Tuesday, 6 January 2015

2015 - The Theatre Year Ahead in Scotland

The pantomime fairy-dust may have barely been swept away, but already
Scotland's theatres are gearing up for a busy year ahead. There is much
anticipation for the Gorbals theatre's forthcoming revival of John
Byrne's play, The Slab Boys (February 12-March 7). This main-stage
production will be directed by David Hayman, who oversaw the original
production of Byrne's tragi-comedy set in a Paisley carpet factory when
it first appeared at the Traverse Theatre in Edinburgh in the late
1970s. By that time Hayman had already blazed a trail as an actor at
the  Citiz, and The Slab Boys continues a relationship re-established
when he played the title role in King Lear.

There's a double whammy from playwright Douglas Maxwell this year, with
two plays making their way around the country. The first, at the Citz,
is Fever Dream: Southside (April 23-May 9), a surreal comic thriller
set in Govanhill during a heatwave.

The second, a collaboration with the National Theatre of Scotland as
part of the company's Belong season, is Yer Granny, which opens its
tour at the Beacon Arts Centre, Greenock (May 19-21) , and looks set to
be a riotous yarn taken from an Argentinian original and set in a
closed down Glasgow chip shop where a diabolical matriarch eats her
family out of house and home.

Also being co-presented by the NTS is Rites (Tron Theatre, Glasgow, May
5-9; Traverse Theatre, Edinburgh, May 26-30) in which director Cora
Bisset and her Pachamama company look at the issues around female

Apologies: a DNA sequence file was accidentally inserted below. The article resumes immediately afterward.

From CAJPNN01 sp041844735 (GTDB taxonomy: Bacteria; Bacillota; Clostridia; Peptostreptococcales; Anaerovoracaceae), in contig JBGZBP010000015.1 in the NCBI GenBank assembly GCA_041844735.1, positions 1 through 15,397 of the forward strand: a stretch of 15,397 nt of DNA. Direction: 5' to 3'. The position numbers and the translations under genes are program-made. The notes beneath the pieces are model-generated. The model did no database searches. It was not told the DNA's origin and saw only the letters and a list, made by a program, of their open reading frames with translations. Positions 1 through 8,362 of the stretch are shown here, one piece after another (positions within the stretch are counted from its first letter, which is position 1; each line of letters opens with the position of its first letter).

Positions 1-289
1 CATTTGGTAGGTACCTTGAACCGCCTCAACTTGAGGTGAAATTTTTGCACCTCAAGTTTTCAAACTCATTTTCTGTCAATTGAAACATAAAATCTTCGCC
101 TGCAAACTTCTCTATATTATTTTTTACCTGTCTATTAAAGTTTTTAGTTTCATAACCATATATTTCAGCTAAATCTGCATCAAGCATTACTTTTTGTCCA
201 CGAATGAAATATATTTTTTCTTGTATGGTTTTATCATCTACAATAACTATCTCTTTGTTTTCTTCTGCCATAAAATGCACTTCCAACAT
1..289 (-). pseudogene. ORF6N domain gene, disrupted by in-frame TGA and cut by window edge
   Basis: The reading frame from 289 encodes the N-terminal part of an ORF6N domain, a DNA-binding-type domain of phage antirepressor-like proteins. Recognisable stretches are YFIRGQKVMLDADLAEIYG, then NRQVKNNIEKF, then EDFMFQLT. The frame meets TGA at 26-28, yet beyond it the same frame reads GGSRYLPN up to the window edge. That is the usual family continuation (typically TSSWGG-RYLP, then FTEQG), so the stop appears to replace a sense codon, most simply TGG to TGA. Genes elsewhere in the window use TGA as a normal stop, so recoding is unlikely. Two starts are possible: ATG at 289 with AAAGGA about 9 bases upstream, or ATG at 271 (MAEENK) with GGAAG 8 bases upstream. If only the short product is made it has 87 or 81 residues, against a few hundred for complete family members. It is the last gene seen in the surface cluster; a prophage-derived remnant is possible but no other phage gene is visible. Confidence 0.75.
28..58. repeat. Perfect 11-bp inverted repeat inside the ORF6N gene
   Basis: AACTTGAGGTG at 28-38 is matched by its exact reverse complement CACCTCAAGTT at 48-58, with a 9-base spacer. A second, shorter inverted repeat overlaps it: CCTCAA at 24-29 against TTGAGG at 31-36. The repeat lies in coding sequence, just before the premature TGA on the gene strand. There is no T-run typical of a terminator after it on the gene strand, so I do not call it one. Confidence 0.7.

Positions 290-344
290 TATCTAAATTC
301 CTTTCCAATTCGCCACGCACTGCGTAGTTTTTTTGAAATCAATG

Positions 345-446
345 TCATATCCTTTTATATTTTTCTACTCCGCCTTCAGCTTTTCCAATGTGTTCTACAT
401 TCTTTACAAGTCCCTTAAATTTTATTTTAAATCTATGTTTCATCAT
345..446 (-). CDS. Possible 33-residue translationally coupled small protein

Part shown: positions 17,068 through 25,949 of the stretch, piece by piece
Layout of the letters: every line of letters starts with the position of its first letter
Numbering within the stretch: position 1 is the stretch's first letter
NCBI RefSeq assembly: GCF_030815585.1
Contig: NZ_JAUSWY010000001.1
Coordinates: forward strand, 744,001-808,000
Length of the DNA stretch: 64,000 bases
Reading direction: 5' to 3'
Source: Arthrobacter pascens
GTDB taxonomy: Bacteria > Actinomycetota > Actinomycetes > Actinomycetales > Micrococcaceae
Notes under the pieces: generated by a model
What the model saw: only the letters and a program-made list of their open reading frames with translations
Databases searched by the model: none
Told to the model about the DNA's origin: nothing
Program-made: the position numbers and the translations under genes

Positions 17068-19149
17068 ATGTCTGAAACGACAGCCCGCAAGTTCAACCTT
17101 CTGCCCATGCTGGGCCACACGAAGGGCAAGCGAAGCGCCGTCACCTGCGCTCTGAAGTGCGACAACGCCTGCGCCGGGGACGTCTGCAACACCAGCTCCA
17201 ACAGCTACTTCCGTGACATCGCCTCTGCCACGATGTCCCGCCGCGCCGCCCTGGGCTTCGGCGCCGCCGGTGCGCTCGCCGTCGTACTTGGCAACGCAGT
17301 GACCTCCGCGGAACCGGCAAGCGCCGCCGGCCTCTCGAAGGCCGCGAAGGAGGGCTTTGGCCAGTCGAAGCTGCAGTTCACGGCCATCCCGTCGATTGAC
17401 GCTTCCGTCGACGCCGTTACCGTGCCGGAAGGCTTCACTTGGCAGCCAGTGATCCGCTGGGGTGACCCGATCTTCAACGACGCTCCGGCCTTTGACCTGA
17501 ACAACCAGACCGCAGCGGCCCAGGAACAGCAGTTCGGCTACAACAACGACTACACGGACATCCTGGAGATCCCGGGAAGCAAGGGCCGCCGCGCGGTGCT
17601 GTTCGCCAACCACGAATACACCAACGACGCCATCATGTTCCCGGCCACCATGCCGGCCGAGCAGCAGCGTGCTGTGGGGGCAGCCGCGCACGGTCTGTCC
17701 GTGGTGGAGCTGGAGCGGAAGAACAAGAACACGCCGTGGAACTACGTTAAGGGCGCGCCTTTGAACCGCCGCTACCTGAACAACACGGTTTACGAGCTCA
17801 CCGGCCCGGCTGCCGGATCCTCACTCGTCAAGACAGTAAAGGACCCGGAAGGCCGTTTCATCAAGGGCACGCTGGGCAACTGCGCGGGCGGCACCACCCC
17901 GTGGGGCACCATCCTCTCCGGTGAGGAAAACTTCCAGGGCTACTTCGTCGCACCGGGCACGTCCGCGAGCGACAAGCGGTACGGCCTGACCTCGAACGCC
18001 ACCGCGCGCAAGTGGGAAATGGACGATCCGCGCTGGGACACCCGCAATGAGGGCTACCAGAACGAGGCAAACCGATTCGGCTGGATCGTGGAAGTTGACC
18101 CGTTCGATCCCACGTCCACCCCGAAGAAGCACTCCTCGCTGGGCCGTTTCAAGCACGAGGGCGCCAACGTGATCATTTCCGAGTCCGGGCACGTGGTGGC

genital mutilation. Bisset previously scored a hit with her production
of Roadkill, a collaboration with writer Stef Smith which tackled
international sex trafficking in a troubling but thrilling production. 


NTS artistic director Laurie Sansom's own adaptation of Muriel Spark's
1970 novel, The Driver's Seat, which will play in Edinburgh and Glasgow
in July, also forms part of the Belong season. This study of one
woman's final days as she travels to a European country in search of
'the one' continues Sansom's affinity with Spark's work, which dates
back to his production of The Prime of Miss Jean Brodie when still in
charge of the Royal & Derngate Theatre, Northampton.

One of Dundee Rep's highlights promises to be a look at Shakespeare's
Titus Andronicus (April 8-25) by director Stewart Laing. This will be
Laing's first main-stage outing since his internationally renowned
company, Untitled Projects, were turned down for Regular Funding by
Creative Scotland, a move which has forced the company to close down
operations indefinitely.

While the country's commercial stages see tours of To Kill A
Mockingbird, Twelve Angry Men and The King's Speech to town, the
Headlong company follow last year's tour of 1984 by bringing a new
production of David Hare's The Absence of War (March 31-April 4)to the
Citizens. With an Election looming, Hare's dramatic study of the Labour
Party, penned after the fall-out of the 1992 UK General Election looks
set to be a timely piece of programming.

Edinburgh's festivals season may seem a long way off, but Edinburgh
International Festival have already trailed their programme by
announcing a new production of Antigone (August 9-22) at the King's
Theatre. The fact that the title role will be played by star of stage
and screen Juliet Binoche already makes it a tantalising prospect, but
what elevates it even further is the fact that it is directed by Ivo
van Hove. Van Hove is the former director of the Holland Festival, one
of the most radical festivals on the European circuit, and his first
Edinburgh appearance for many years bodes well for incoming EIF
director Fergus Linehan's tenure in what looks set to be a busy year
ahead.

The Herald, January 6th 2015


ends

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